MALCOLM WARD A/K/A MALCOLM JAMAL WARD A/K/A MALCOLM J. WARD APPELLANT
STATE OF MISSISSIPPI APPELLEE
OF JUDGMENT: 03/19/2018
FORREST COUNTY CIRCUIT COURT HON. ROBERT B. HELFRICH TRIAL
ATTORNEY FOR APPELLANT: OFFICE OF STATE PUBLIC DEFENDER BY:
GEORGE T. HOLMES
ATTORNEY FOR APPELLEE: OFFICE OF THE ATTORNEY GENERAL BY:
LAURA HOGAN TEDDER
DISTRICT ATTORNEY: PATRICIA A. THOMAS BURCHELL
Malcolm Ward challenges his convictions for armed robbery and
possession of a firearm by a felon. The Forrest County
Circuit Court sentenced him to twenty years' imprisonment
with five years suspended for armed robbery and ten
years' imprisonment for possession of a firearm by a
felon, all in the custody of the Mississippi Department of
Corrections (MDOC). His sentences are to run concurrently. He
argues that: (1) the trial court erred in striking two
prospective jurors for cause; and (2) the out-of-court and
in-court identifications were inadmissible. We affirm the
circuit court's judgment.
AND PROCEDURAL HISTORY
Kerin pulled into the carport of her Hattiesburg home late
one summer evening. She sat inside her car for several
minutes because she was exhausted from the workday. After
this brief moment of peace, she stepped out of the car to
walk inside and greet her family. But as she exited, she
heard the bushes in her neighbor's yard rustling and
footsteps quickly approaching her.
A short man wearing a white bucket hat, a dark shirt, and
light-colored shorts stepped into the light of the carport.
He showed Kerin the gun that he held in his hand and
commanded her, "Don't resist; give me your purse;
don't resist; give me your purse." Kerin collapsed
in front of the car, let her purse slide from her arm, and
screamed, "Take it, take it[!]" The man took the
purse and ran. Hearing her screams, Kerin's husband
emerged from the home to help her, and they immediately
called the police.
Officer Thomas Robinson answered the dispatch and drove to
Kerin's house. She described the man who robbed her to
Officer Robinson, and he called in the description. Within
several minutes, Officer Denton Sorrell had located a man
matching Kerin's description walking on a nearby road. He
approached the man-Malcolm Ward-and placed him in handcuffs.
Officer Sorrell asked Ward if he carried any weapons, Ward
said he did, and Officer Sorrell found a loaded silver
handgun inside of Ward's backpack. Officer Sorrell did
not, however, locate Kerin's stolen purse on Ward. In
fact, the police later searched the surrounding area and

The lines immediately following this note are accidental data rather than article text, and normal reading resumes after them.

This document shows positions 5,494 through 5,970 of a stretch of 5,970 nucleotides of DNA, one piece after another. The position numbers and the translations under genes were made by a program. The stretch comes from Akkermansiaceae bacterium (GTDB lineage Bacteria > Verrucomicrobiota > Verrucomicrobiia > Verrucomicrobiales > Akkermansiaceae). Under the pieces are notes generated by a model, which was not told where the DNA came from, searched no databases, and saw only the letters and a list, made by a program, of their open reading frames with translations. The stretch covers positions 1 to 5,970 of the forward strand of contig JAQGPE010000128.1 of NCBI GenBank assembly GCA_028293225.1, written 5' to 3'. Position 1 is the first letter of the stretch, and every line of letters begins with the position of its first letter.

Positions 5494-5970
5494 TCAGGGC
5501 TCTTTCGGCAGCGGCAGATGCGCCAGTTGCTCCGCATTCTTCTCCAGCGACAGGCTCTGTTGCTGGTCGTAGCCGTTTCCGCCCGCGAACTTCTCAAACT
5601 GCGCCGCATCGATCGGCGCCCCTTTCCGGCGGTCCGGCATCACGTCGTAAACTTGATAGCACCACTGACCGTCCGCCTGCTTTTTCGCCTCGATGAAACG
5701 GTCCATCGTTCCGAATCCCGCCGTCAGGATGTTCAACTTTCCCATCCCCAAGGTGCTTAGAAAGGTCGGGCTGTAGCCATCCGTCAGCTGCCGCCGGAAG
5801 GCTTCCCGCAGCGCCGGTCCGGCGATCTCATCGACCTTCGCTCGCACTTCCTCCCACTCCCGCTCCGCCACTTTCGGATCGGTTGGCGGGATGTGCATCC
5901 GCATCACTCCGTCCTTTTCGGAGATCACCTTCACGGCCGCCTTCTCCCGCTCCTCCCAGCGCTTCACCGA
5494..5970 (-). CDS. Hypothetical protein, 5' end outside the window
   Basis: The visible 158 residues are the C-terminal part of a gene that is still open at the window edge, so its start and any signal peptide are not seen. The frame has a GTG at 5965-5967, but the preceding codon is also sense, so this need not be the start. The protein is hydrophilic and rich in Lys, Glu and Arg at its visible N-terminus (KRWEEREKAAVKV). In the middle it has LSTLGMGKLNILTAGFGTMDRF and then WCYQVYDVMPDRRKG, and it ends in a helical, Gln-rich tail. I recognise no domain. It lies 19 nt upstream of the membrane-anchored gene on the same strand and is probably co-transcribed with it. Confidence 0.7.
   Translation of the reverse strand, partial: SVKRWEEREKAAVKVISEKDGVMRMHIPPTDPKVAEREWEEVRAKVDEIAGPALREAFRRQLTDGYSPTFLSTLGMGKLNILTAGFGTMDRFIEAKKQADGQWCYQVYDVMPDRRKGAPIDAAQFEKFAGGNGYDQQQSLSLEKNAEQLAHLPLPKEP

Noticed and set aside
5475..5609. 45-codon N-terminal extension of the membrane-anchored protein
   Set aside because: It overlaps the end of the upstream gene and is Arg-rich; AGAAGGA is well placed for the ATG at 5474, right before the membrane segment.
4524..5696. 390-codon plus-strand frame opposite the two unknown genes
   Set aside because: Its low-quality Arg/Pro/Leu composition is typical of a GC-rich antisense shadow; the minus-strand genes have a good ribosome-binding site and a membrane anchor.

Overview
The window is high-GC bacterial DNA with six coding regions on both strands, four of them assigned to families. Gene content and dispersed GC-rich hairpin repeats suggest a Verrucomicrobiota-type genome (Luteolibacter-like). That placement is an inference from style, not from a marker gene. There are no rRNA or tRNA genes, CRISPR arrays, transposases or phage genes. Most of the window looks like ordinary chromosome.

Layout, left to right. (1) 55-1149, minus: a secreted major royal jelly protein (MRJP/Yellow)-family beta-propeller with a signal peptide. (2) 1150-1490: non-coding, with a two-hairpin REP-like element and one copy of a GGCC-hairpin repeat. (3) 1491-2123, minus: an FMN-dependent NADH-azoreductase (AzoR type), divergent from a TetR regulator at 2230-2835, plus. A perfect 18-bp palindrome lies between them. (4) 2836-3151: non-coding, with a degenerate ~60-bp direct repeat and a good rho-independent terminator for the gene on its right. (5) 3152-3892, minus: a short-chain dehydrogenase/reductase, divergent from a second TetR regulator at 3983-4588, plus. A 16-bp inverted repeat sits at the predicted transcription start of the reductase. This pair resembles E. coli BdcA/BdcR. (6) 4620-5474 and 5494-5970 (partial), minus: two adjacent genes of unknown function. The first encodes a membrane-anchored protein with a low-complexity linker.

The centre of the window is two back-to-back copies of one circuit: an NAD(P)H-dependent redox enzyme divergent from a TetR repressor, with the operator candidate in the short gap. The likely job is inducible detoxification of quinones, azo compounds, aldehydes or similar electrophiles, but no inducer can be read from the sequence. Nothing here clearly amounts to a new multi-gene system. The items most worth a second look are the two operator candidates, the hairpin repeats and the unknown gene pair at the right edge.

never found it.
Officer Sorrell took a picture of Ward with his cell phone
and sent it to Officer Robinson, who showed it to Kerin and
her husband. Kerin identified the picture of Ward as the man
who had robbed her, and her husband said that he had seen
Ward walking down the street earlier that evening.
A Forrest County grand jury indicted Ward for one count of
armed robbery and one count of possession of a firearm by a
felon. The parties stipulated that Ward had a prior felony
conviction. Ward moved to suppress any identifications
because the "activity on the part of the [p]olice is
suggestive and should not be allowed." The circuit court
denied the motion.
Ward was convicted on both counts. The circuit court
sentenced him to twenty years' imprisonment with five
years suspended for armed robbery and ten years'
imprisonment for unlawful possession, all in MDOC custody
with the sentences to run concurrently. Ward moved for a
judgment notwithstanding the verdict (JNOV) or, in the
alternative, a new trial, which the circuit court denied. He
appeals, arguing that (1) the circuit court erred when it
struck two prospective jurors for cause; and (2) the
out-of-court and in-court identifications were inadmissible.
A juror who may be removed on a challenge for cause "is
one against whom a cause for challenge exists such that the
juror's impartiality at trial is likely affected."
Langston v. State, 791 So.2d 273, 281 (¶17)
(Miss. Ct. App. 2001). Whether a potential juror can be fair
and impartial is a judicial question reserved for the trial
judge and will not be disturbed unless clearly wrong.
Dendy v. State, 931 So.2d 608, 611 (¶7) (Miss.
Ct. App. 2005).
Additionally, "[t]he standard of review for suppression
hearing findings in pretrial identification cases is whether
or not substantial credible evidence supports the trial
court's findings that, considering the totality of the
circumstances, in-court identification testimony was not
impermissibly tainted." Stewart v. State, 131
So.3d 569, 572 (¶7) (Miss. 2014) (quoting Butler v.
State, 102 So.3d 260, 264 (¶8) (Miss. 2012)). This
Court "will not disturb a [trial] court's decision
on the suppression of evidence unless there is an absence of
substantial credible evidence supporting it."
Id. "For an identification (made out ...